My Father’s Last Beer


My father was a tough guy.  In the style of his era that meant he wore a hat with the brim slightly angled over one eye.  It meant that he favored movies starring George Raft or Humphrey Bogart, tough guys, who, like my father, smoked Camels and could hold their liquor. That was about all it took to be a tough guy, cruelty had nothing to do with it.  You couldn’t miss my father’s sweetness, but it’s less painful to remember that he was tough.

When he was about 45 his doctor told him that he had sugar diabetes.  I vaguely recall the word diabetes, but in our immigrant family diabetes was too hard to pronounce; we just called it, “sugar,” and we could say the word in Yiddish just as easily.  My father had, “sugar,” and therefore lots of things changed.  I remember only one of those changes.

All of his adult life my father had been a beer man.  First he drank Fox Deluxe, which was brewed in our hometown.  When the brewery closed he switched to Schmitz.  My father was a loyal guy, and though there were liquor stores in our neighborhood, he drove across town to buy beer from his friends Charlie and Spike.  When the Standard gas station moved, he drove out of his way to buy gas from Ted Johnson.  In fact everyone we dealt with was a friend, or at least an acquaintance. The barber, the grocer, the pharmacist, maybe it was just small town America, or maybe it was my father. He liked to stick with what he knew, including people.

Charlie and his son Spike ran the beer store.  I went there with my father almost every week, and I remember the time he delivered his last empties.  Charlie, a heavy set man who couldn’t walk easily sat on a swivel stool at the cash register.  Spike carried out the cases.  Spike had fought in the Pacific, had been wounded, and after the war came home to help run his dad’s business.  My father told me that Spike was a hero, but I just thought of him as a strong man who could carry two full cases without much effort.

As soon as we walked in Charlie handed me a pretzel stick, my usual.  Then my father told them that he wouldn’t be drinking beer anymore.  The three of them talked it over, a medical conference at the counter of a small liquor store on Plainfield Avenue in Grand Rapids Michigan in about 1952.  While the men talked I pretended to smoke the pretzel, my own version of being a tough guy.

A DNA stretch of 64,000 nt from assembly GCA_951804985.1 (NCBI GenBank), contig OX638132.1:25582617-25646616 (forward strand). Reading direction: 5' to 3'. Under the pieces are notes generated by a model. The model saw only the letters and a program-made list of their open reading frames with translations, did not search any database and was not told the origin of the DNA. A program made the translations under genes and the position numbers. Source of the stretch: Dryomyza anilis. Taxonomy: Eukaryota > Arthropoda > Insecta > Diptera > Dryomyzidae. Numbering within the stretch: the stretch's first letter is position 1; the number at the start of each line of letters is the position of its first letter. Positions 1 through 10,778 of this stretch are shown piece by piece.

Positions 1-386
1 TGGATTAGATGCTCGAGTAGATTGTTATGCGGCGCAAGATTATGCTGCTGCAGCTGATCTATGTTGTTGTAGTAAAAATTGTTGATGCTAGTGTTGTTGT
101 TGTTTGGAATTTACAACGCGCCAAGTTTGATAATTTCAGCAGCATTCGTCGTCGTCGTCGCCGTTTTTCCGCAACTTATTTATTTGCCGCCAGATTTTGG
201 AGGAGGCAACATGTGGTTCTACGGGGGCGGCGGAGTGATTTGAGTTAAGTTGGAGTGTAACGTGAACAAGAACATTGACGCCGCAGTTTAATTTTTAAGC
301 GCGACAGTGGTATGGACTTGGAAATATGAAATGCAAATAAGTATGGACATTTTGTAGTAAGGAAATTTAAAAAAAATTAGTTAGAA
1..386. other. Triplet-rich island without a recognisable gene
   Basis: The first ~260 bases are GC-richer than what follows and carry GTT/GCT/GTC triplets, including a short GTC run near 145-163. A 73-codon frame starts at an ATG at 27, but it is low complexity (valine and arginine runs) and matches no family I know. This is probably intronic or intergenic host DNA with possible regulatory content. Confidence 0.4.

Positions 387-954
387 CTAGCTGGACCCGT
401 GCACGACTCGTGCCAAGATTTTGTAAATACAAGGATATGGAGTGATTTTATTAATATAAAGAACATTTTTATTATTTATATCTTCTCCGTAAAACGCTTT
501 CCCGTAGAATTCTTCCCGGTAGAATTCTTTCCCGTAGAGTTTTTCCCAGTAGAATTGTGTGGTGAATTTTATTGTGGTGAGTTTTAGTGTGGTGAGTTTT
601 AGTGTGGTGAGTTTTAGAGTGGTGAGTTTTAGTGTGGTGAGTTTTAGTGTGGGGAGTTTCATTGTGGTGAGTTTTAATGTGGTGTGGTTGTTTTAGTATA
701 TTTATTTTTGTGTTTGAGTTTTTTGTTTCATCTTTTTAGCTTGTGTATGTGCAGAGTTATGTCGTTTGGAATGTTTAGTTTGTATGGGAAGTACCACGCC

“Not even one bottle with supper?” Charlie asked. My dad shook his head.  Spike pulled the empties to his side of the counter, then he stepped out to shake my father’s hand.  Charlie got up from his stool, asked me to hand him his cane, and hobbled over to join them.  “Sugar,” is the word I remember, “God damn sugar.”

“There’s not as much sugar in ale,” Charlie said.  “They use more hops, and there’s more bitterness. Maybe that’s okay.”  These were men who knew about hard things, Spike in World War II, Charlie in World War I, my dad as an immigrant slipping away from Poland on a merchant ship – they understood sacrifice, but giving up beer because of “sugar,” that seemed to stump them.  My father quoted Dr. Schnor who had also told him to stop smoking, but that would only happen years later. The beer would be cold turkey.  The men talked, I smoked my pretzel and we walked out of the liquor store empty, my father and I accompanied by the other father son team.

“Stop by when you can anyway,” Spike said.  Charlie gave me a bonus pretzel for the road and waved at us with his cane. “Good luck Sammy,” he said to my father, “good luck with the God damn sugar.”

I never saw Charlie or Spike again.  My father adjusted.   He drank seltzer, and in the spot under the kitchen sink where he had stored a case of beer, my sisters put hair accessories and I kept my baseball glove and ball. We filled the space but I never forgot that sugar had cost my father a lot, beer and then some.

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Michael Hoskins
12 years ago

Great writing, Max. Thank you for sharing this example about “the sugar” and how it impacted your father’s beer-drinking.

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